The Silver Coins of England
Edward Hawkins, 1841
East Angles - Beonna and Ethelred
Table of Contents
the earliest king of this district, to whom any coins are assigned, is Beonna, who was cotemporary with
Offa. He is called Beorn, and by some Humbeanna, while others suppose them to be two different
persons. His coins are extremely rare, of silver, and of the form, size and appearance of sceattae, one
moneyer alone EFE is at present known. The king's name is sometimes written in Roman characters,
Rud. ix. 1. or in runic characters, (88), Rud. ix. 2. A specimen of this is in the collection of the Rev. Mr.
Dymock. The type of the obverse is an annulet inclosing a pellet, Rev. a cross within a square. The
Hunterian Museum contains one of each description, one weight 15 ½ gr.
Beonna, about 750.
Beonna and Ethelred,
"Cotemporary with Offa, Beorn reigned in East Anglia, after him Ethelred, who had by his Queen,
Leofruna, Agilbrictus," so says Al. Bev. P. 881, quoted by palgrave, p. ccxcix. There cannot be any
doubt respecting the join claim of Beonna and Ethelred to the unique penny in the British Museum
(89), which is an interesting historical document, as it seems to prove that Ethelred was at one time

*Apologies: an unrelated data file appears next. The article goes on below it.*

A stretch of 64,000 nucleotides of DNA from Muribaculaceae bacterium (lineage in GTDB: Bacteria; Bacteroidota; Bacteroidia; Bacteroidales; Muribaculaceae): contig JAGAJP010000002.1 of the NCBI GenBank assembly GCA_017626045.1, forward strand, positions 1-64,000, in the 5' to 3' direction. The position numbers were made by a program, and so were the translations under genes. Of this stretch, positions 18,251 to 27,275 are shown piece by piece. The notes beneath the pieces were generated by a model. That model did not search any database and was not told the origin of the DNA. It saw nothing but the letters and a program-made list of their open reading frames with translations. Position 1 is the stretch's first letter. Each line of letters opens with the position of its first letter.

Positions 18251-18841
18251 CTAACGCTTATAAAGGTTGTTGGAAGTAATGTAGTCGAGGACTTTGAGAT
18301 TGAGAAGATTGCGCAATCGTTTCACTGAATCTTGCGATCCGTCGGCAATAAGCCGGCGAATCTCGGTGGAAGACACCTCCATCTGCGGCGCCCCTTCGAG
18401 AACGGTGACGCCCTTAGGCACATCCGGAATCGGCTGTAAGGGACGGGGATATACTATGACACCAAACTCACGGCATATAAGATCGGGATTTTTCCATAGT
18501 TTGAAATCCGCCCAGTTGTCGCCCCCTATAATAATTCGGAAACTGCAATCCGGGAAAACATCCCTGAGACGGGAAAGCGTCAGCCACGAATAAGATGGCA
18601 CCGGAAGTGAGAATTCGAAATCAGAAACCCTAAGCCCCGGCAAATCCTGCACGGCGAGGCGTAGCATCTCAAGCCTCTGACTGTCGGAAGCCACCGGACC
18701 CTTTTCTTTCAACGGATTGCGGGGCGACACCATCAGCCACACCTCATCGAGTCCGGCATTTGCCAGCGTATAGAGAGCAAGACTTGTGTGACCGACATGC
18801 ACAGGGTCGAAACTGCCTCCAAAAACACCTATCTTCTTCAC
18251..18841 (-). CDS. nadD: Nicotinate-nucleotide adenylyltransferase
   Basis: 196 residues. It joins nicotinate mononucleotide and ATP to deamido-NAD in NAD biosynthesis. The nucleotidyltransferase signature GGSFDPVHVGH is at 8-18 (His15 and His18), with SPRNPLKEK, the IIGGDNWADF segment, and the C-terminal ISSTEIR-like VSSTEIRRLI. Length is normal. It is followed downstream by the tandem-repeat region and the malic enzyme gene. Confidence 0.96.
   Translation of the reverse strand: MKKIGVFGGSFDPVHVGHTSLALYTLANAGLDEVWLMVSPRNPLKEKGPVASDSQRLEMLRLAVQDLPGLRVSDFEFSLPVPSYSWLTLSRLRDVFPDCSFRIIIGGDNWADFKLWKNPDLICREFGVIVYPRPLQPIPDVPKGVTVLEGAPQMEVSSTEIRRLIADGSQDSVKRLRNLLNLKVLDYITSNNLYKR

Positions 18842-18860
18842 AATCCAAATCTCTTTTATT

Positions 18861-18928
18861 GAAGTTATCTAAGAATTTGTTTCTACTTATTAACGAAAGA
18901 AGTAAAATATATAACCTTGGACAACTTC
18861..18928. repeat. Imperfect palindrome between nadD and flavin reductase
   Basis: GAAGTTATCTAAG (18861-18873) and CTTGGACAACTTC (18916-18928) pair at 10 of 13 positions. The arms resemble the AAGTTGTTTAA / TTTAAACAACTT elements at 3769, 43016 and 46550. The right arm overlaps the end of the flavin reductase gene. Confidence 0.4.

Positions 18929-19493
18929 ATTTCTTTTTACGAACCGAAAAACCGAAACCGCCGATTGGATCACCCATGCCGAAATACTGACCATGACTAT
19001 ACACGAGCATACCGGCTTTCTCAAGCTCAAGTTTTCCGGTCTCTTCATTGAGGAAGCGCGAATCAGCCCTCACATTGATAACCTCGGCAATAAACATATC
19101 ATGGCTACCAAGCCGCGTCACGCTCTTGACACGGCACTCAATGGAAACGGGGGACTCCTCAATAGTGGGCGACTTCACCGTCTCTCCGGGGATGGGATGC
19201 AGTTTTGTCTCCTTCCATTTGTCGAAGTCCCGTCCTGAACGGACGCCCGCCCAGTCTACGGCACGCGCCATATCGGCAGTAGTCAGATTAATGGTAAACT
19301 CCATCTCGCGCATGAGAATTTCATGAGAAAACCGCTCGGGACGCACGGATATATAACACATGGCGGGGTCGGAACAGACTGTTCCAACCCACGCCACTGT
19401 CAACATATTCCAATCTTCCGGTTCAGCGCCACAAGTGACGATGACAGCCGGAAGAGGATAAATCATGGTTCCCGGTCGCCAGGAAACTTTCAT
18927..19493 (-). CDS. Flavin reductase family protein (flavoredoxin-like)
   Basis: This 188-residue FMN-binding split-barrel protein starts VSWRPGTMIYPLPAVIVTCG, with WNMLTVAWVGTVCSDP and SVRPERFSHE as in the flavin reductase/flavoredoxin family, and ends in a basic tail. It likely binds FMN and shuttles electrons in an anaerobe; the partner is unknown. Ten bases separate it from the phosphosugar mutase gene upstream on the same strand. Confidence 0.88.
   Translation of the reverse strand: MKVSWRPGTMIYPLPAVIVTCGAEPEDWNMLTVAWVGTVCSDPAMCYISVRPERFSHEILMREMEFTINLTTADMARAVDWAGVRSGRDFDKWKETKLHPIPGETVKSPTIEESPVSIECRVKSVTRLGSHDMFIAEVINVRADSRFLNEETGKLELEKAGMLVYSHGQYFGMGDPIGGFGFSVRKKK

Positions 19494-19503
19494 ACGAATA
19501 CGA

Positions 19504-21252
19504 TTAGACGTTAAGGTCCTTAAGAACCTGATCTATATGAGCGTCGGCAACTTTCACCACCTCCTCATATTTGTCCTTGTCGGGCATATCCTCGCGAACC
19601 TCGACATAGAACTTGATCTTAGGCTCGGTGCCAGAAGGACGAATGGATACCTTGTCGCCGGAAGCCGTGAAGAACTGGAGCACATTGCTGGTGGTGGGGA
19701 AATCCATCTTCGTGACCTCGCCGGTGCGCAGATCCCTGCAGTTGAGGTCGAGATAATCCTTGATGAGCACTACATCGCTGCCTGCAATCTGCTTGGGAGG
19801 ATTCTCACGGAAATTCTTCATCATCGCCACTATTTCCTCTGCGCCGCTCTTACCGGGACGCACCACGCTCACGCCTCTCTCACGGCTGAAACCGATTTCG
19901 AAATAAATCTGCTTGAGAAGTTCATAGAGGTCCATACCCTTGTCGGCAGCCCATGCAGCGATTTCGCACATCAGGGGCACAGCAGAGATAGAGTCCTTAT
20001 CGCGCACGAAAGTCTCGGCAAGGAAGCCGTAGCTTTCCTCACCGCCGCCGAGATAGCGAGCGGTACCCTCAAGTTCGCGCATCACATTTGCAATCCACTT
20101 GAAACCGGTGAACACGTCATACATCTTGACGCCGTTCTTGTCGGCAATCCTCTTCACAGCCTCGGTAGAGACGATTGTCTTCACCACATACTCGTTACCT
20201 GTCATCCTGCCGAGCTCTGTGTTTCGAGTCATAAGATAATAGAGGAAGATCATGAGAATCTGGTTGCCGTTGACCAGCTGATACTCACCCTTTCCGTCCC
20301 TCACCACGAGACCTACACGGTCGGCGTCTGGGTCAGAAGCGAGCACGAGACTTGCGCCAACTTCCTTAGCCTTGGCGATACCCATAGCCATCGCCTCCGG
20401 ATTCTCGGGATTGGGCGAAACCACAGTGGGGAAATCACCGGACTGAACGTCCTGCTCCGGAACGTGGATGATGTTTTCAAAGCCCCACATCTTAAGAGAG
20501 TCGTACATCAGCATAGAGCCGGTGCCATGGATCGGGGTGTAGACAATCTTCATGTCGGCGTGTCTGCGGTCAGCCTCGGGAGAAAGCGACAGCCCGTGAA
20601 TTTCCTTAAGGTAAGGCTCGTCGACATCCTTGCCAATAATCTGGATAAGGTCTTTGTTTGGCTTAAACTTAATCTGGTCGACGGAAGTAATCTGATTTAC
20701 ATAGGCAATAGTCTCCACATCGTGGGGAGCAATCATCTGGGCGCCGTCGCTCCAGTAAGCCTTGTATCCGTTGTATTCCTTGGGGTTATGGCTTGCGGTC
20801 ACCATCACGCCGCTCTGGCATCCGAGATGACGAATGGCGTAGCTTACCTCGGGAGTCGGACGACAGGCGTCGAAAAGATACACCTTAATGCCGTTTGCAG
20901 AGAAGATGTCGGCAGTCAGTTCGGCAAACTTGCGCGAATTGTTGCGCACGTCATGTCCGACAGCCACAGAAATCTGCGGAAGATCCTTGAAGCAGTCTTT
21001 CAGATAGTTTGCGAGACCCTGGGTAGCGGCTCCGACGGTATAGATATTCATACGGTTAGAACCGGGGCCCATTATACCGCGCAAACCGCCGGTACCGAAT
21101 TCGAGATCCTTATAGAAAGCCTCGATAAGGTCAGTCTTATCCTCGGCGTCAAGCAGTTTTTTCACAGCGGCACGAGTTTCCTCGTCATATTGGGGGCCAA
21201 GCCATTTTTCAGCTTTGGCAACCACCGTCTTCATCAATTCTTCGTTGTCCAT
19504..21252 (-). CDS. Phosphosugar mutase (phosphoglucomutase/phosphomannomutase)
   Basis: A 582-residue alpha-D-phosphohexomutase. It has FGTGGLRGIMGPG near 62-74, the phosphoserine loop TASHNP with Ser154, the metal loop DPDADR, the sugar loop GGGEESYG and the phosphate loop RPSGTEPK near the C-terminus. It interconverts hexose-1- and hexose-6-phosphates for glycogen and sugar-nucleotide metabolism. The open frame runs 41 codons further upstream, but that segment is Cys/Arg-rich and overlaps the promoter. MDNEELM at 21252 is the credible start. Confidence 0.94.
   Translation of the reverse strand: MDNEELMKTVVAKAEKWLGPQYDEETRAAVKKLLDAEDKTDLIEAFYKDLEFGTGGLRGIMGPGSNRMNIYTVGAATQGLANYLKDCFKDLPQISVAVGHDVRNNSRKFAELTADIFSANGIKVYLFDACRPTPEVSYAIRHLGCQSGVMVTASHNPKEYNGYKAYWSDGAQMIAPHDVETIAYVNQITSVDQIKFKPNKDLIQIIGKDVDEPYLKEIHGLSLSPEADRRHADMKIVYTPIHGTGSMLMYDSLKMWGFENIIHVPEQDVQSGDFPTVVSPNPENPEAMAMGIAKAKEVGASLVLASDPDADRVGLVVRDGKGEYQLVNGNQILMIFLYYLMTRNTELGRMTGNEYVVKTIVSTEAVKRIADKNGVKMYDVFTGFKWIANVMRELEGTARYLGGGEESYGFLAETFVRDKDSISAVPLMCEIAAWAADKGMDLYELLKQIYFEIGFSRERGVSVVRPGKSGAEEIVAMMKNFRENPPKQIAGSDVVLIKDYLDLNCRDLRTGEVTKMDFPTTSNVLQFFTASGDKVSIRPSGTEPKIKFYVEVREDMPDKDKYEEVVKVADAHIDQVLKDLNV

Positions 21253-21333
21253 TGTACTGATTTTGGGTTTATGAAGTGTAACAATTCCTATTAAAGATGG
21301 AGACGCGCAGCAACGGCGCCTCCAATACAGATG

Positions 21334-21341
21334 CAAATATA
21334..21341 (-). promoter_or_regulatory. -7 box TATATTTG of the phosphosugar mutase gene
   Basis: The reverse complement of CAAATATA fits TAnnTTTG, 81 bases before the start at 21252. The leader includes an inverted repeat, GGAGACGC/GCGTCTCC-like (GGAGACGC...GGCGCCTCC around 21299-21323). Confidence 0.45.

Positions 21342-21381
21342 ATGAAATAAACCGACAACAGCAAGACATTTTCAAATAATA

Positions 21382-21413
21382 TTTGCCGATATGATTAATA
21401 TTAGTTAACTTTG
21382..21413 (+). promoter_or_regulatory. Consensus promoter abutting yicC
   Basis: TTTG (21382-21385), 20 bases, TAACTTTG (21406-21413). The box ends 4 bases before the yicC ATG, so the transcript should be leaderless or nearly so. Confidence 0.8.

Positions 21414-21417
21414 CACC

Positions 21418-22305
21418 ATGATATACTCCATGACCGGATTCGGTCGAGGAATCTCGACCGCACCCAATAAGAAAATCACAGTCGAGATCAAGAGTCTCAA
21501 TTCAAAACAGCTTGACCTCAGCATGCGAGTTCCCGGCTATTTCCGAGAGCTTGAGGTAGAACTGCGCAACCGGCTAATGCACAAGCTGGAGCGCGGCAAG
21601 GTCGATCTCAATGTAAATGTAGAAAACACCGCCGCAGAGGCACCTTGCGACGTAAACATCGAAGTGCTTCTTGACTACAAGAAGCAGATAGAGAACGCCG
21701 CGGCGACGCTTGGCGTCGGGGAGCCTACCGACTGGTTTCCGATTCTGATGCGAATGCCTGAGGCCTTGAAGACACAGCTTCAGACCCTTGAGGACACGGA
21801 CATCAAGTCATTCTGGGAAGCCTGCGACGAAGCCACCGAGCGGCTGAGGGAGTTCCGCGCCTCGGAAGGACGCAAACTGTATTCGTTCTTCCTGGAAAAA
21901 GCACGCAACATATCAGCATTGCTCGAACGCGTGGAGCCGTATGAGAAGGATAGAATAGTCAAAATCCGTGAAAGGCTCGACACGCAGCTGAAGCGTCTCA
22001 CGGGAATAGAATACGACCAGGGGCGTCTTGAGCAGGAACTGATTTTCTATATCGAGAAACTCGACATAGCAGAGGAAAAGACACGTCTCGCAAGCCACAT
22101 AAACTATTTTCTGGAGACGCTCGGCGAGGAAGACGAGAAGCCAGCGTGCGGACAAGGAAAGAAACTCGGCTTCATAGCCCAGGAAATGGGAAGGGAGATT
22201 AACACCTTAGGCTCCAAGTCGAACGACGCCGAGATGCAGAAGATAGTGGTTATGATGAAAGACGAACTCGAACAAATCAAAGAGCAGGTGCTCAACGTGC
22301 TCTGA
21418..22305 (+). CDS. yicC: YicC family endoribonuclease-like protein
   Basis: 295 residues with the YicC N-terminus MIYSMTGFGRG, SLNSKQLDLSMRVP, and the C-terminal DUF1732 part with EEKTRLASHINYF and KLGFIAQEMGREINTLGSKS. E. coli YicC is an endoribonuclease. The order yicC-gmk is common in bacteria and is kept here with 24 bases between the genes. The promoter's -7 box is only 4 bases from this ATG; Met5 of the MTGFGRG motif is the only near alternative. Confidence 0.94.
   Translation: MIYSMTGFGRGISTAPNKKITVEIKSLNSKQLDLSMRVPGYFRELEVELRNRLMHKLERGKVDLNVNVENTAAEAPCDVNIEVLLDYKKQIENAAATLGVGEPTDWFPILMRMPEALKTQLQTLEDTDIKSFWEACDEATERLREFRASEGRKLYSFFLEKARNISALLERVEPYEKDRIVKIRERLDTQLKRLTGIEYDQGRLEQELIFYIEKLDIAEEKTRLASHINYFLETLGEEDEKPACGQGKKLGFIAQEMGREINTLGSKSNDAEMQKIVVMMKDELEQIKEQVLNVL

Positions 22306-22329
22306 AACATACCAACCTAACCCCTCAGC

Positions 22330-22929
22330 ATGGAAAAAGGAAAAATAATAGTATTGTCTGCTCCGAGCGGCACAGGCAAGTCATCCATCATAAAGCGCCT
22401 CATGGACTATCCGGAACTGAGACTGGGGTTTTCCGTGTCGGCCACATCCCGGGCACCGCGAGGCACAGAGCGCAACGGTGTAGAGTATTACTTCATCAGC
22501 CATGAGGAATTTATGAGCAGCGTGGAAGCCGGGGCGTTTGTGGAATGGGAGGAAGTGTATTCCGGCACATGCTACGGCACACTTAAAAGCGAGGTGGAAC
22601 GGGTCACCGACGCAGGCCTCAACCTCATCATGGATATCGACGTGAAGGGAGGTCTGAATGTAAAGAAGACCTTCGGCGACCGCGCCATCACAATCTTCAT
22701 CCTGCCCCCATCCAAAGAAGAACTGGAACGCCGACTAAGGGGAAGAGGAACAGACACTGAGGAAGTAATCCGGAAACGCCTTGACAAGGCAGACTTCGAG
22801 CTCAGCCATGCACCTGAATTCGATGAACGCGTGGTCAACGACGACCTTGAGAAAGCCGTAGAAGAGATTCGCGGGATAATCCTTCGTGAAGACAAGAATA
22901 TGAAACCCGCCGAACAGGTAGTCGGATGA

join occupier with Beonna of the throne, to the whole of which he afterwards succeeded; it reads
ETHELRED RE the type being the front of a temple: Rev. BEORN RE, a cross with a pellet in each angle.
The front of a temple was a frequent type upon Roman coins, and continued very long in use upon
coins on the continent; this is the only instance of it upon any English coin. A memorandum attached
to the coin in the Museum states it to have been found in Seafield churchyard; there must be some
mistake in the name, as no such place as Seafield can be found.
Mercia - Ciolwlf |
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East Angles - Aethelweard
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